NEW HAVEN, Conn. (WTNH) — The New Haven Board of Education voted Monday night to commit to changing the name of the Christopher Columbus Family Academy. Tuesday, the migrant community in New Haven celebrated the decision outside the school.
Anything named after the explorer has become a target lately. Over the weekend, the school in the Fair Haven neighborhood was hit by vandals. Someone splattered red paint on its sign.
Students have been attending the school since it opened in 1968 when it was named to honor the Italian explorer. However, in recent years, Columbus has been widely criticized for his exploitation of indigenous peoples.
Last week, the City Council decided to remove the Columbus statue in Wooster Square. Saturday, that statue, too, was hit with red paint
Monday, the board heard a few public comments regarding the name of the school.
Board of Education Member Dr. Edward Joyner read some of them:
“A celebration of this problematic figure on a public school building attended daily by hundreds of young children betrays our most basic responsibility to set a good example and provide positive role models.”
Monday, the school board decided to commit to changing the name, sending it to the facility naming committee to figure out what the new name will be.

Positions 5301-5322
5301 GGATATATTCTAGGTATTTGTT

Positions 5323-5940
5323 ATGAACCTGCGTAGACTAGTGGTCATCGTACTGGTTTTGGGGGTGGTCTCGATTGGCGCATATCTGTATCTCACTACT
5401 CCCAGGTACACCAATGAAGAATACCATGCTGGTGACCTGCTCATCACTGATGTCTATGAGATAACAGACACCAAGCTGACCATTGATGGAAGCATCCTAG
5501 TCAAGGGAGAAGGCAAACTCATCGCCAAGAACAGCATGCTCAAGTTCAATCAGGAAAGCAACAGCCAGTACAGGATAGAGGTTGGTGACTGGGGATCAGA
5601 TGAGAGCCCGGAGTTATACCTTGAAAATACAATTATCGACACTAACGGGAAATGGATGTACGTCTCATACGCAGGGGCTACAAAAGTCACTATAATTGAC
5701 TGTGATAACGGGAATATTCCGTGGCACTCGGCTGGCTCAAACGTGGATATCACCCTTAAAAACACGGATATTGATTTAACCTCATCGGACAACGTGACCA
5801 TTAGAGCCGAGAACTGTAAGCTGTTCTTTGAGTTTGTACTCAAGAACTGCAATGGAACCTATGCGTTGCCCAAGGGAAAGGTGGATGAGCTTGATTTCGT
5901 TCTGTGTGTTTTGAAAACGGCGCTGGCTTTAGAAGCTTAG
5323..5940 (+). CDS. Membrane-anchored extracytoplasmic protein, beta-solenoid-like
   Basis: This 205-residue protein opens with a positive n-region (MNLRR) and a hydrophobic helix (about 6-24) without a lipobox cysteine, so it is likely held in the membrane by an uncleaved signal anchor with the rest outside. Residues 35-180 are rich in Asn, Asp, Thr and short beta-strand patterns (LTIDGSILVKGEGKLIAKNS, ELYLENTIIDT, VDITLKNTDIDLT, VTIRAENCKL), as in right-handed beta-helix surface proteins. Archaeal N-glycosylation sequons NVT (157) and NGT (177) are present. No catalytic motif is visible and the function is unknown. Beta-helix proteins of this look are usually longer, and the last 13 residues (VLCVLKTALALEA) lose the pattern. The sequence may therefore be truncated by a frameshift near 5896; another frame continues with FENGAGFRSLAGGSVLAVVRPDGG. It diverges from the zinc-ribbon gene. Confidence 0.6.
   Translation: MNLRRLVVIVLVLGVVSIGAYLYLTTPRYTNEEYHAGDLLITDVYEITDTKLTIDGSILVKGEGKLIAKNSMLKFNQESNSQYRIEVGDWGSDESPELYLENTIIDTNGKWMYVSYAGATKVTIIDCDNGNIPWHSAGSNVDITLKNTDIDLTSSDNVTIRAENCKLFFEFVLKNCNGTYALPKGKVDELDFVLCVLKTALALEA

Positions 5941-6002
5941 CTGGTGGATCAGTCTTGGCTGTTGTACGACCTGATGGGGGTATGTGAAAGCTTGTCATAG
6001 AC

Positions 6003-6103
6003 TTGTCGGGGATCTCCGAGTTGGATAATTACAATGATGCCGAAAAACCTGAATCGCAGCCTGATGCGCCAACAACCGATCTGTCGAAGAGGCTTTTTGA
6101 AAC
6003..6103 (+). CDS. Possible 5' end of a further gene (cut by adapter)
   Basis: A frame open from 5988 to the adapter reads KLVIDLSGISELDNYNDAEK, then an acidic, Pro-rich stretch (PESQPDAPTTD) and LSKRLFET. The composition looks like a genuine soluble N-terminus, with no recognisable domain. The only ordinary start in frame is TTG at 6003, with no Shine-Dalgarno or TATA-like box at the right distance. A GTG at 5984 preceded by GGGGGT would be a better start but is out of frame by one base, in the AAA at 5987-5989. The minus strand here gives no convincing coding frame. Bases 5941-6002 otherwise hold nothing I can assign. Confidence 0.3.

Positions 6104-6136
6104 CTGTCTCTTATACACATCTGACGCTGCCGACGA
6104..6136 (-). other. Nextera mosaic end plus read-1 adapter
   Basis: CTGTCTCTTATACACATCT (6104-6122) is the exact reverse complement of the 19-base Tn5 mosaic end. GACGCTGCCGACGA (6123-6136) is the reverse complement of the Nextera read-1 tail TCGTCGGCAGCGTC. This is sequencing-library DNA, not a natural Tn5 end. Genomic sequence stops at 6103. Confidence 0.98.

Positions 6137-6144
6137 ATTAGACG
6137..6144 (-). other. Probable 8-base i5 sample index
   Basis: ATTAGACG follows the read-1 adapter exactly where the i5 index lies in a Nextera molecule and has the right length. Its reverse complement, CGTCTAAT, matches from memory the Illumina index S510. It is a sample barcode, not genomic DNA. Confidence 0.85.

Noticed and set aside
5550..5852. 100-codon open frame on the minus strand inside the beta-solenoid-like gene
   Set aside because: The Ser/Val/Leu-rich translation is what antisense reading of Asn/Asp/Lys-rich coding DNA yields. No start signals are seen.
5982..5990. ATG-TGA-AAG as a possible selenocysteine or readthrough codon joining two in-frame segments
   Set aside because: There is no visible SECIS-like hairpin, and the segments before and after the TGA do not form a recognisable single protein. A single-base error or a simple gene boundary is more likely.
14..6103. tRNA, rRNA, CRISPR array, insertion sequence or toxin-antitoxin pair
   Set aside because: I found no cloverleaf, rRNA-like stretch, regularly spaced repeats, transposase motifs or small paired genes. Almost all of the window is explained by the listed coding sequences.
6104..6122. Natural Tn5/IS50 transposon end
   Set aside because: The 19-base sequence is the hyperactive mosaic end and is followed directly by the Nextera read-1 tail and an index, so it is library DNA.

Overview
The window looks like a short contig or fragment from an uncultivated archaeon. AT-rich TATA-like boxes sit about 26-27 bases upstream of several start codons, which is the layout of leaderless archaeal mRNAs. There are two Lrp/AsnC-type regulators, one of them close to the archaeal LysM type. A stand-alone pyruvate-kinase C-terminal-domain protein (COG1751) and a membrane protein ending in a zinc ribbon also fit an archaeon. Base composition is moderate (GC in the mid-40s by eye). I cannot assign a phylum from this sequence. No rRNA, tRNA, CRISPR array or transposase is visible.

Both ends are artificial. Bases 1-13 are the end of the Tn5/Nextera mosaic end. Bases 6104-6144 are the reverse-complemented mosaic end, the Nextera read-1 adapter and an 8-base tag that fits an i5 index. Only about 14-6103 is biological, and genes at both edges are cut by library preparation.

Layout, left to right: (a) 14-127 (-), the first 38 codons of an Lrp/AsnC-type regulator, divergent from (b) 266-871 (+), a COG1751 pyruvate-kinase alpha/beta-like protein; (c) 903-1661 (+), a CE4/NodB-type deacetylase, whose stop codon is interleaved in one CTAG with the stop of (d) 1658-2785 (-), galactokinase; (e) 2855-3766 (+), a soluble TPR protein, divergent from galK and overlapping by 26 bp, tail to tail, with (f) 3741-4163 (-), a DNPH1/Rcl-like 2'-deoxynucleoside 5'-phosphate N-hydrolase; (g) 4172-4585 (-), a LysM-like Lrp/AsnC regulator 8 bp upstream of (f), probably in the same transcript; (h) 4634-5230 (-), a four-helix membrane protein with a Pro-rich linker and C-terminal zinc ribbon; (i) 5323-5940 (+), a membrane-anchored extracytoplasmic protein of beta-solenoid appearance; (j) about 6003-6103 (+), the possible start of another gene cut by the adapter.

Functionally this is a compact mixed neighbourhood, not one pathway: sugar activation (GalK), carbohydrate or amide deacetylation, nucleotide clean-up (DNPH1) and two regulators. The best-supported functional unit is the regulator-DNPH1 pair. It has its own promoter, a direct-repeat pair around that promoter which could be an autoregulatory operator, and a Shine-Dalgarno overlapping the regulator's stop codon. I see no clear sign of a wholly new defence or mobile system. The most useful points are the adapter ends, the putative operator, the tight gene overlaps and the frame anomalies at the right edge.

They also decided to get rid of Columbus Day as a school holiday, replacing it with Indigenous Peoples’ Day.
Tuesday, the migrant community celebrated the decision. The group visited the school for a rally and covered the vandalized school sign.
“He was the first person to put his knee on our neck,” one participant said. “Why should he have a school? So while the renaming is significant, he is one of the many representations of what we have been fighting for the last 400 years against…This should be a start of what is yet to come.”
Members of the migrant community say they look forward to the new name reflecting the original inhabitants of this land.